I have been so angered by the deliberate conflation of the refugee crisis and free movement, to the detriment of both and the shame of us all. I welcome migration, with all its economic and cultural benefits, but then I am first-generation British. I live in London with my family and am economically secure. It is a more complicated picture both for the young Bulgarian woman who leaves her children in Sofia to come here to clean on a zero-hours contract for marginally better wages—but not necessarily a better life—and for her UK counterpart struggling to find secure work. As one young Geordie man said to me, “Don’t talk to me about losing jobs—I’ve never had one”.

Union remains an ideal worth fighting for. It provides us with ballast against conflict, trading partners, cultural exchange, an enlightened social project and, in a global world, the collective voice of half a billion people on any subject from climate change to data protection. But if Europe refuses to engage with communities that globalisation and nation states have left behind, that ideal is tainted, not only here but right across Europe.

We are going to hear a lot about democracy today and what is or is not democratic. The Prime Minister stated in the other place that how we now leave is our collective responsibility. But the realpolitik is that Conservative Party members have the privilege of choosing our next Prime Minister, and whoever she is will have the privilege of then deciding how we proceed. Worryingly, we already see an arms race to establish who has the best Brexit credentials, pitching the future security and aspirations of those EU citizens who have already made their home here into doubt—more careless talk from politicians, with real-life consequences, as we have seen so recently in the rise of racist and xenophobic attacks and the violent murder of Jo Cox. What short memories we have.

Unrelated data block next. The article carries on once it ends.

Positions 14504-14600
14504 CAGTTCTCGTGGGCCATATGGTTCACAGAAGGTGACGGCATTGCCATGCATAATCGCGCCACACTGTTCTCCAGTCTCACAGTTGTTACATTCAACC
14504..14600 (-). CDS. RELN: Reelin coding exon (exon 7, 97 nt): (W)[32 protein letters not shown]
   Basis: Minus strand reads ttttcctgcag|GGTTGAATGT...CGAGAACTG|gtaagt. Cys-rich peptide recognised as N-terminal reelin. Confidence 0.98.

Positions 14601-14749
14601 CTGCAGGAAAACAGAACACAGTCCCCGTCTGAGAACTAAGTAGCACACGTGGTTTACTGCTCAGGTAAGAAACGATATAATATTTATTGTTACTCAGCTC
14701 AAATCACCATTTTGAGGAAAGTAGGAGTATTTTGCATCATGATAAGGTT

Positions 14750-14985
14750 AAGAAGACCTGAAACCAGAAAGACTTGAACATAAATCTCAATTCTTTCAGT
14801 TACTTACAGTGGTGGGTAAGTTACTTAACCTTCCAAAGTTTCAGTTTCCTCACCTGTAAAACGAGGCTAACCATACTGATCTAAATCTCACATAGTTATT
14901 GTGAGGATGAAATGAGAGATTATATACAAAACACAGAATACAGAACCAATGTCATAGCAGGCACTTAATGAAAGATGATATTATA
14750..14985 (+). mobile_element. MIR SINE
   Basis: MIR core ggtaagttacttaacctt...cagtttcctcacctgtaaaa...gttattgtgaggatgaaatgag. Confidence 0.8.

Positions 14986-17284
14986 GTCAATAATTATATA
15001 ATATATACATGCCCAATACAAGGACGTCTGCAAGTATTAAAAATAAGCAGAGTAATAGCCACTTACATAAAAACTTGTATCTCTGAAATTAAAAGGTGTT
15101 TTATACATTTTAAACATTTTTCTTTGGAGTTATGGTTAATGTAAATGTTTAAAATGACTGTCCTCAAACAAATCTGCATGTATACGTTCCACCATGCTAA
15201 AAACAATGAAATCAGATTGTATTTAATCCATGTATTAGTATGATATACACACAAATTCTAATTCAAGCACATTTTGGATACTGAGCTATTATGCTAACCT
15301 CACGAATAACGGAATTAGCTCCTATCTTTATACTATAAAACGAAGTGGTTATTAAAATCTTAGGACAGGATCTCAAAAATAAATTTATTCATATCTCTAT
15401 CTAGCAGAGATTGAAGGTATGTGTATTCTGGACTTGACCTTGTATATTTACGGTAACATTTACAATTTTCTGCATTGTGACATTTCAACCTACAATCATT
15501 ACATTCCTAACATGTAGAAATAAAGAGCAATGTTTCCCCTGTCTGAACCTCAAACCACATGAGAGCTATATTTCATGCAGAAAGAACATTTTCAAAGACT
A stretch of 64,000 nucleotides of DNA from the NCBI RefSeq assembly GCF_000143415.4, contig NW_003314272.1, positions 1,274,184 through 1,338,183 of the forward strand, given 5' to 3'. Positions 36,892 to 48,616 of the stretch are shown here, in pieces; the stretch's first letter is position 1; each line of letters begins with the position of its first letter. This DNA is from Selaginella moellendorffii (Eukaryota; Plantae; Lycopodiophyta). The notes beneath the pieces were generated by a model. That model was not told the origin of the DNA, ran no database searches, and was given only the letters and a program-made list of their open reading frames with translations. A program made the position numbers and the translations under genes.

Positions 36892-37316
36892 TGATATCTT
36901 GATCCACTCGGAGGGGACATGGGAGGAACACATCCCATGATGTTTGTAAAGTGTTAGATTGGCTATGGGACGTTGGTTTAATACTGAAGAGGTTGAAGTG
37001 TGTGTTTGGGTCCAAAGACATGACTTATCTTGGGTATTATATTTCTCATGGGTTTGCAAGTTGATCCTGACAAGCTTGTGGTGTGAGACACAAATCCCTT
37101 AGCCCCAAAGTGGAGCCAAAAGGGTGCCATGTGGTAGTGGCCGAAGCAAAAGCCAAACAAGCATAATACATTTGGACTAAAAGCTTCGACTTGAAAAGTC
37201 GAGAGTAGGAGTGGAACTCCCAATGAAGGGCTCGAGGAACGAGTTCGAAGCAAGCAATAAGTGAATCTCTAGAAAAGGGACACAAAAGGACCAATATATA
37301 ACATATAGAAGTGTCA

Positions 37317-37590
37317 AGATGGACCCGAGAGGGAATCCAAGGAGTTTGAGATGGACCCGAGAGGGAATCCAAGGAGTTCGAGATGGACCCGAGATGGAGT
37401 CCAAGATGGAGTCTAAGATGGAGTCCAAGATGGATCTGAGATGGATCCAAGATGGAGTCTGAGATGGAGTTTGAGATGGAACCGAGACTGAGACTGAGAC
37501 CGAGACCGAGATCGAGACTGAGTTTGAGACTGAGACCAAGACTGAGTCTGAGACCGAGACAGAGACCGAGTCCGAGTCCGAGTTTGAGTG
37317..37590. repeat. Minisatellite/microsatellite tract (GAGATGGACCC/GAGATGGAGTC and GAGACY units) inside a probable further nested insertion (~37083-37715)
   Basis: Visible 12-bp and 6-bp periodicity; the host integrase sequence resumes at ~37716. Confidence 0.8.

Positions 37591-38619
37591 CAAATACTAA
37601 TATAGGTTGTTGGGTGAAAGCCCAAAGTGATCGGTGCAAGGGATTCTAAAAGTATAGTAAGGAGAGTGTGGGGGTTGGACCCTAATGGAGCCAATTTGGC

How can we pretend that democracy is represented by unelected people in Europe working alongside an unelected Government, cobbled together during one of the most unedifying periods of British politics, to bang out a deal that does not even begin to express the need for the housing, jobs and services that the electorate so desperately call for? What of the young, who voted overwhelmingly to remain? The Prime Minister has said that they should “make their voice heard”. They will live with this much longer than any of us, but I am struggling to understand by what mechanism they will make their voices heard. Indeed, how do any of us make our voice heard? I would like to hear from the Government how they intend to represent the 48% of the electorate who voted to remain—workers, the nations, regions, businesses, farmers, the creative industries, environmentalists and so on—within the negotiations. The voices of such a group would undoubtedly be better received in Europe, and it might go some way to persuading all the UK that it has been represented.

Just as we have tested the terms of staying and found them wanting, why not test the terms of leaving to see if they are palatable? A second referendum is not an excuse to ask the same question and get a different result, but an opportunity to ask a more exacting question.